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Subsea Futures Development and Expansion Philosophy

Published on 04 Jul 2015 by Emma Leoni


The purpose of this document is to define the field expansion philosophy for Future Subsea Development of a particular field. This document covers the requirements for subsea infrastructure future expansion.

If wells drilling prove successful, further production wells may be added to the flowline looping, loops extended, or separate flowline loops added to fully develop the subsea field. These can be integrated on the seafloor as additional riser capacity may not be required to fill the FPSO processing limits. The planned and current facilities should facilitate the development and future potential development including:

  • Future well tie-ins (for producers and injectors)
  • Future developments including expansion of subsea architecture
  • Regional tie-backs
  • Gas supply and export to shore

Subsea infrastructure expansion should be facilitated by pre-invested connections shown below.

Pre-installed facilities to support future development should be minimized as far as practicable. Pre-investment in the early phase facilities should focus on ensuring that the early phase facilities can be safely and practically modified or expanded as required.

Expansion and Tie-backs

Expansion

The early phase system must be designed to enable additional production via well tie-ins to the early phase production loops, via expansion of early phase production loops or via new loops to fully develop the field in development.

The early phase production flowline loops may be expanded until the flow assurance constraints are reached. New production flowline loops may be required to reach future wells. The new production loops may be integrated on the seafloor or via the riser slots (production, water injection, gas injection and gas lift) and umbilicals must be designed for expansion by reconfiguration and tie-in at well tie-ins, in-line tees/connection structures, flowline/umbilical ends and riser bases.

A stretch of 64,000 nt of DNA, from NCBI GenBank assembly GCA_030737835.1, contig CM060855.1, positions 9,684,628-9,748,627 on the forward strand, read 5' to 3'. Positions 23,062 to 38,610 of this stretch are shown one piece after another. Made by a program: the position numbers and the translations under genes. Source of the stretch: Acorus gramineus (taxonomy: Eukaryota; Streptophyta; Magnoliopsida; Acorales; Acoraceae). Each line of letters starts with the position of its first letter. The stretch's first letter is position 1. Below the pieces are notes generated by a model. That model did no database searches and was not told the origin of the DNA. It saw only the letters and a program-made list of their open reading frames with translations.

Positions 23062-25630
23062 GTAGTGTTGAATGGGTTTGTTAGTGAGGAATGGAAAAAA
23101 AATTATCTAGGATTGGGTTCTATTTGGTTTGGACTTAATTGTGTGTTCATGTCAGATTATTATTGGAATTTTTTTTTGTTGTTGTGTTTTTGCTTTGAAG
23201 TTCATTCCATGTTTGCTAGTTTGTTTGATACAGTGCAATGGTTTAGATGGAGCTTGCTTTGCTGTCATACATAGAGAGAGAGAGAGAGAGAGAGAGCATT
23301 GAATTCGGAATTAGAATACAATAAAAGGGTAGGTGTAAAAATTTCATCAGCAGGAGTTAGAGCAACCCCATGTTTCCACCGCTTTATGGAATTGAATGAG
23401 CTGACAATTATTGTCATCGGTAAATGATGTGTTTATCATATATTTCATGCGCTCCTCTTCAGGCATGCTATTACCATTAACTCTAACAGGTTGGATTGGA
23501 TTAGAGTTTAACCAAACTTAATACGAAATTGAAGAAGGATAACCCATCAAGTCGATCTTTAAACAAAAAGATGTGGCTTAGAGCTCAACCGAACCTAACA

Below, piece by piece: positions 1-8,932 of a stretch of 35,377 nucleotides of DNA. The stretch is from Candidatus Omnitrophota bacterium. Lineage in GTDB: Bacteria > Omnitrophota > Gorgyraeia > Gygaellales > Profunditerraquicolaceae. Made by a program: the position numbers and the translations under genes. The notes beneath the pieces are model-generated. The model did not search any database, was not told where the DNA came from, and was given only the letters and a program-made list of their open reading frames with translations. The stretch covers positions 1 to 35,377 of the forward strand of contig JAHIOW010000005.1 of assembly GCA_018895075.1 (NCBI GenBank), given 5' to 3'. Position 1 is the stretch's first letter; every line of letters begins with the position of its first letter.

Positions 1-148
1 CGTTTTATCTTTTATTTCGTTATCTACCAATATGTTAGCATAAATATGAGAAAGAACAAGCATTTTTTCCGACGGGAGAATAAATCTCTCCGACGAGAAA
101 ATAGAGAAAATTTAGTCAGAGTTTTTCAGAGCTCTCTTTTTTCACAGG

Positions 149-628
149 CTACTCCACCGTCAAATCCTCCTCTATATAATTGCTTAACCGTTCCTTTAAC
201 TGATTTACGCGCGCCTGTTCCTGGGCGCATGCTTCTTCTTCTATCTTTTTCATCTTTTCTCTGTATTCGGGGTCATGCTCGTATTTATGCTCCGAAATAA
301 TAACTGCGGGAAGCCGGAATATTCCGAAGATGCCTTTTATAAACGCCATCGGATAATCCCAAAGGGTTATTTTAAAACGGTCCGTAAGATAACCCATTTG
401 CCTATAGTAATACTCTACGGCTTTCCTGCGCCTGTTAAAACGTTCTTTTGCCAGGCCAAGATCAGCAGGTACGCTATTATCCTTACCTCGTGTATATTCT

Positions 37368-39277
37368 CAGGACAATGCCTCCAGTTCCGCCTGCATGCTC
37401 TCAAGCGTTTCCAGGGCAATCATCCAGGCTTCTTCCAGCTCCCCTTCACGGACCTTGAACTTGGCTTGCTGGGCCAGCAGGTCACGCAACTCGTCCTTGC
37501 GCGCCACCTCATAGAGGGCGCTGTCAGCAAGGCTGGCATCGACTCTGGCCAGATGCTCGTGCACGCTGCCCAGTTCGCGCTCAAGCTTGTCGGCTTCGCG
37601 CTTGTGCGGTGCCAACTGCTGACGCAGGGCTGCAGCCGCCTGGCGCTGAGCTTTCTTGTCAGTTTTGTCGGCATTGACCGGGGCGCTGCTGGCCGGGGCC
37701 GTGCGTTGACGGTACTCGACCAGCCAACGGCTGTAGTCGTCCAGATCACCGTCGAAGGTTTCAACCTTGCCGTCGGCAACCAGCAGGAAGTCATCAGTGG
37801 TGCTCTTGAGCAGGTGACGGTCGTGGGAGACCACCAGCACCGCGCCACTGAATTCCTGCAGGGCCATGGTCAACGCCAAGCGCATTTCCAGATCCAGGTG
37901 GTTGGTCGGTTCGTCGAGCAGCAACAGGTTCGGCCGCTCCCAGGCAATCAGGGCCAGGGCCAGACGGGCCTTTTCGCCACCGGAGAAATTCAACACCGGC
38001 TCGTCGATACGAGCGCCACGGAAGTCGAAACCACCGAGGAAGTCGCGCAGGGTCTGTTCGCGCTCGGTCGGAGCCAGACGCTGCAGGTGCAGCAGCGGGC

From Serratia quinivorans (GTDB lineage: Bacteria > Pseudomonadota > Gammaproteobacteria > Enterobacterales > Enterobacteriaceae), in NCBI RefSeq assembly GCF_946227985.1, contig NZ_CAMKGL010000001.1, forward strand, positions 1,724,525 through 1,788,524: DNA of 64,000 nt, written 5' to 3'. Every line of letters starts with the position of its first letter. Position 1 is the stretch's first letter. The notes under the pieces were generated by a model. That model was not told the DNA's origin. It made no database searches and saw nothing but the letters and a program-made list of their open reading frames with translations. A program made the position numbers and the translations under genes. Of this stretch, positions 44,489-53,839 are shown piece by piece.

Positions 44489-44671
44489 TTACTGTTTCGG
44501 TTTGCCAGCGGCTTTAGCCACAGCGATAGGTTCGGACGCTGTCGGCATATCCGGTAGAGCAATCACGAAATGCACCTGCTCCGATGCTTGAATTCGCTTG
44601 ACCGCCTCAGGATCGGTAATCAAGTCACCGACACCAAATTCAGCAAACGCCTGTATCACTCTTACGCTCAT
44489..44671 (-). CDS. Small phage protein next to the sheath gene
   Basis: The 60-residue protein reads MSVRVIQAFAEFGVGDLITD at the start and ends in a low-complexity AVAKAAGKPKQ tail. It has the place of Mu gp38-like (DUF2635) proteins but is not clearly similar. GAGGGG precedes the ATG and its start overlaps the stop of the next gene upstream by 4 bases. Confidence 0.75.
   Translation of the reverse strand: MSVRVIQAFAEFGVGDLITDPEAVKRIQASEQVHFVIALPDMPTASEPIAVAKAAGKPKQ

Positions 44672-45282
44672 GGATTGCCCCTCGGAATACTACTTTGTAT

Regional Tiebacks

Extension from the production flowlines should not be precluded, but phasing and interaction with the late-life performance of the wells will need to be considered at that time (i.e. future flowlines may be connected to the early phase flowlines at their ends, at intermediate points [e.g. well tie-in points, in-line tees/connections], at riser bases, or at new risers, depending on the flow assurance and system design requirements at that time).

Regional prospects may be at such a distance that the early phase flow assurance strategies are not appropriate. Accordingly, the flowlines to/from the regional prospects may involve different flow assurance strategies. Future provisions in the foundation development to enable expansion to the regional prospects include provisions on the FPSO and associated turret/swivel system for subsea multiphase pumps and electrical trace heated flowlines.